Toto Gana, 20, Chile: “It was a very difficult day, and I didn’t start the day the way I wanted because I hit a very bad tee shot on the first hole. That kind of diminished the confidence that I had for the day. But from the ninth hole, I was able to hit the ball really well, and the rest of the round. There were a lot of people following us, which surprising because it’s a working day. Tomorrow I hope we have more people coming and supporting us. It’s good for me and I believe Joaquin must feel the same way.”
Joaquin Niemann, 19, Chile: “I feel a lot of motivation at the moment, especially because I am the only player in the field that shot seven‑under (during the second round), and I am actually just one shot off the lead. So I believe that tomorrow I can shoot another very low round. The golf course had some tricky hole positions, but in the end, I believe that I could have shot a low score. The truth is that I missed a lot of fairways, I was out of position, and by the time that I was able to hit the greens, I didn’t make the putts.”
Daniel Gurter, 22, Guatamala: “This is some new territory for me. I’ve never been in this position in any tournament of this caliber. I’ve had some good tournaments in the States, but never been more excited. I feel like everyone’s going to be nervous [tomorrow]. I’m not the only one who is going to feel those nerves. I’ve got no expectations. I’ve just got to play my own game and have a lot of fun.”
- Third-round leader Alvaro Ortiz, of Mexico, shared the 54-hole lead in 2017 with eventual champion Toto Gana, of Chile. In fact, the two players will be part of the final grouping Tuesday for the second consecutive year. In 2017 at Club de Golf de Panama, they were grouped with World Amateur Golf Ranking No. 1 Joaquin Niemann, also of Chile. Tomorrow, Gana and Ortiz will start at 9:08 a.m. with Daniel Gurtner, of Guatemala.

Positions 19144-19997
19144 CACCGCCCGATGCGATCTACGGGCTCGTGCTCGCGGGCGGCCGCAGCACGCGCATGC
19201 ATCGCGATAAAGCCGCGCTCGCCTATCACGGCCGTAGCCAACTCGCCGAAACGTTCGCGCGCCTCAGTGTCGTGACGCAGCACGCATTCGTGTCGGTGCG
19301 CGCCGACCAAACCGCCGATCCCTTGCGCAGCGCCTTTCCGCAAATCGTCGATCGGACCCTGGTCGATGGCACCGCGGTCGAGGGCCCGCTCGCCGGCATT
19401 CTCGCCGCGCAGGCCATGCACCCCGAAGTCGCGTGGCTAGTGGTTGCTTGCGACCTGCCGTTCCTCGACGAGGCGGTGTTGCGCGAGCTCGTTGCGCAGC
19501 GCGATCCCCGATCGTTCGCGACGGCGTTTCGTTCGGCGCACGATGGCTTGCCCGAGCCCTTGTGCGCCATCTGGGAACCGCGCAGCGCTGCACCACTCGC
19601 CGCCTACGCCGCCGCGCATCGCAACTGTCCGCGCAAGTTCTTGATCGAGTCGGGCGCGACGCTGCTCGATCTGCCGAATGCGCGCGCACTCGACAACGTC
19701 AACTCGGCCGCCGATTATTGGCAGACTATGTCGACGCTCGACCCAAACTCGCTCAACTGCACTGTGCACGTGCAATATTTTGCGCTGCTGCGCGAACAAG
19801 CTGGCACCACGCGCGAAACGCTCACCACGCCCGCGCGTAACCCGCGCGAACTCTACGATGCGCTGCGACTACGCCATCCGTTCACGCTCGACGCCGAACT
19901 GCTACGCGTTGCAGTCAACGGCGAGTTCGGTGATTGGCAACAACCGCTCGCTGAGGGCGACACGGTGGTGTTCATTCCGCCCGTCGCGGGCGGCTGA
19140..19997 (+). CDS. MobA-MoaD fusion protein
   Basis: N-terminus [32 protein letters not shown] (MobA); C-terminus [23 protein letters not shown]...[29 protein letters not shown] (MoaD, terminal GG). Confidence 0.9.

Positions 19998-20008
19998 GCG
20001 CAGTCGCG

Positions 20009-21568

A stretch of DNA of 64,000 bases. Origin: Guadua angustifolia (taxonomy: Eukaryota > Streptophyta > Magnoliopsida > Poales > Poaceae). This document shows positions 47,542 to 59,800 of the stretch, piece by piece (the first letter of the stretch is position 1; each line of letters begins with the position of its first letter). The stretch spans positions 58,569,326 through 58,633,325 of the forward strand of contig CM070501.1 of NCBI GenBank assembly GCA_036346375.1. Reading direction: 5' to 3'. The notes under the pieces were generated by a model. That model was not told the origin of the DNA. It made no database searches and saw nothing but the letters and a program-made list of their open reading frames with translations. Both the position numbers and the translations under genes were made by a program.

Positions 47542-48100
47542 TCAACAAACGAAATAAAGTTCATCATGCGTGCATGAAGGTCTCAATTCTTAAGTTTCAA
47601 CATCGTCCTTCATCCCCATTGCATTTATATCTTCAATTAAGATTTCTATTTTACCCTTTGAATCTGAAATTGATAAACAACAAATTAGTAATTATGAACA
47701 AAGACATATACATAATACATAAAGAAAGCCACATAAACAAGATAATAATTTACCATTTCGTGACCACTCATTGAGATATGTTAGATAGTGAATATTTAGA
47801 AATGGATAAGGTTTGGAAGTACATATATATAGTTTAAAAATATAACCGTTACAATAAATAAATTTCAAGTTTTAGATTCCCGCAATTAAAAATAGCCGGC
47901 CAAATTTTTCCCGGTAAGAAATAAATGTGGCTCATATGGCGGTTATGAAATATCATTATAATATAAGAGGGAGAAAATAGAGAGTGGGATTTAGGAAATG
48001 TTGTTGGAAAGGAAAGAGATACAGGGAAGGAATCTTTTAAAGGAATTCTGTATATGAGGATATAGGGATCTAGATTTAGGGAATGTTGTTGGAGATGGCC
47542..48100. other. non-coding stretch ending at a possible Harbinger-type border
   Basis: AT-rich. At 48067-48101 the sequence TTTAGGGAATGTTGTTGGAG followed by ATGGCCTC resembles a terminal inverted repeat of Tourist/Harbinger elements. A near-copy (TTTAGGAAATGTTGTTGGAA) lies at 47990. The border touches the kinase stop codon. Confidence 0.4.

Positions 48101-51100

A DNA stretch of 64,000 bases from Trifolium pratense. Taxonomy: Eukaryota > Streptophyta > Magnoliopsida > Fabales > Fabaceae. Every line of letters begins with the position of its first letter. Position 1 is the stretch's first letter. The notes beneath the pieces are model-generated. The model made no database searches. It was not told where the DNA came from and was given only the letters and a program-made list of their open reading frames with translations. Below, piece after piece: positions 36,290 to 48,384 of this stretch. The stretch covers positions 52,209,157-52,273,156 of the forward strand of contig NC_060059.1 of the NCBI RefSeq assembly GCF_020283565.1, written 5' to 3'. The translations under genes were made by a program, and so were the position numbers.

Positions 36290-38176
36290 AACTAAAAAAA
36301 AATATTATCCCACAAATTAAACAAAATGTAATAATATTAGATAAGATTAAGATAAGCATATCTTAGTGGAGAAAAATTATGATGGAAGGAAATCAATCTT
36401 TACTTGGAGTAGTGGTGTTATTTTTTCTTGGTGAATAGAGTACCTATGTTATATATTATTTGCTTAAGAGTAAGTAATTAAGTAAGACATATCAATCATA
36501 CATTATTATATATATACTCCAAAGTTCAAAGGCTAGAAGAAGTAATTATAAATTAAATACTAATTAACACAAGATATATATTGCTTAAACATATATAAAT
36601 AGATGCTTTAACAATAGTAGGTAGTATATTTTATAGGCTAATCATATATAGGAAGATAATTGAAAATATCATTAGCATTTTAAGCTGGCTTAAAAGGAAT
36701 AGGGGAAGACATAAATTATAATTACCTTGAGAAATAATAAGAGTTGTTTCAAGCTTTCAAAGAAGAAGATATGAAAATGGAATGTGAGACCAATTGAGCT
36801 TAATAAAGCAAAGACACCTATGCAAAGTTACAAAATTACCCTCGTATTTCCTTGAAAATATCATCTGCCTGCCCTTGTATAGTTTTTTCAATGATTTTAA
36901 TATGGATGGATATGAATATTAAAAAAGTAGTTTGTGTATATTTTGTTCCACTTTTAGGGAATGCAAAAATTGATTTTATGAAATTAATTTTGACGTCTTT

- Ortiz, a senior at the University of Arkansas, is the only player to record three sub-par rounds (69-70-70). He will look to join 2015 champion Matias Dominguez, of Chile, and 2015 runner-up Ale Tosti, of Argentina, as the third player with four sub-par rounds in one championship.
- The 54-hole lead in all four LAACs has been one stroke.
- History of 36-hole leaders in next round at LAAC:
- 2015 – Andre Tourinho, Brazil – 75 in Rd. 3, 68 in Rd 4 – T3
- 2016 – Nicolas Echavarria, Colombia – 77 in Rd 3, 77 in Rd 4 – 12th
- 2017 – Alvaro E. Ortiz, Costa Rica; 73 in Rd 3, 70 in Rd 4 – T4
- 2018 – Jaime Lopez Rivarola, Argentina; 73 in Rd 3, ?? in Rd 4
- With his two-under-par 69, Daniel Gurtner is tied for second, Guatemala’s best placement on the 54-hole leader board in the LAAC and best since Alejandro Villavicencio was T8 through 54 holes in 2017.
- The best score of the third round (four-under 67) was posted by Julian Perico, of Peru (six birdies), who held the first-round lead in 2017. This score ties for second-best third-round LAAC score (lowest is 66 by Gaston Bertinotti, of Argentina, in 2015).
- Matias Dominguez, of Chile, the 2015 champion, shot 75 to hold a share of 40th position. His 54-hole score of 206 in 2015 remains an LAAC record.
- Paul Chaplet, of Costa Rica, the 2016 champion, posted a 72 Monday and is tied for 37th. He holds the LAAC mark for largest comeback after 36 holes at seven strokes.
- Chile and Mexico each have three players in the top 10 (two under or better) after 54 holes.
- In both instances when a player from Chile has held or shared the 54-hole lead, he has gone on to victory (Matias Dominguez in 2015 and Toto Gana in 2017)
- 13 players broke par in the third round and 12 are under par through 54 holes.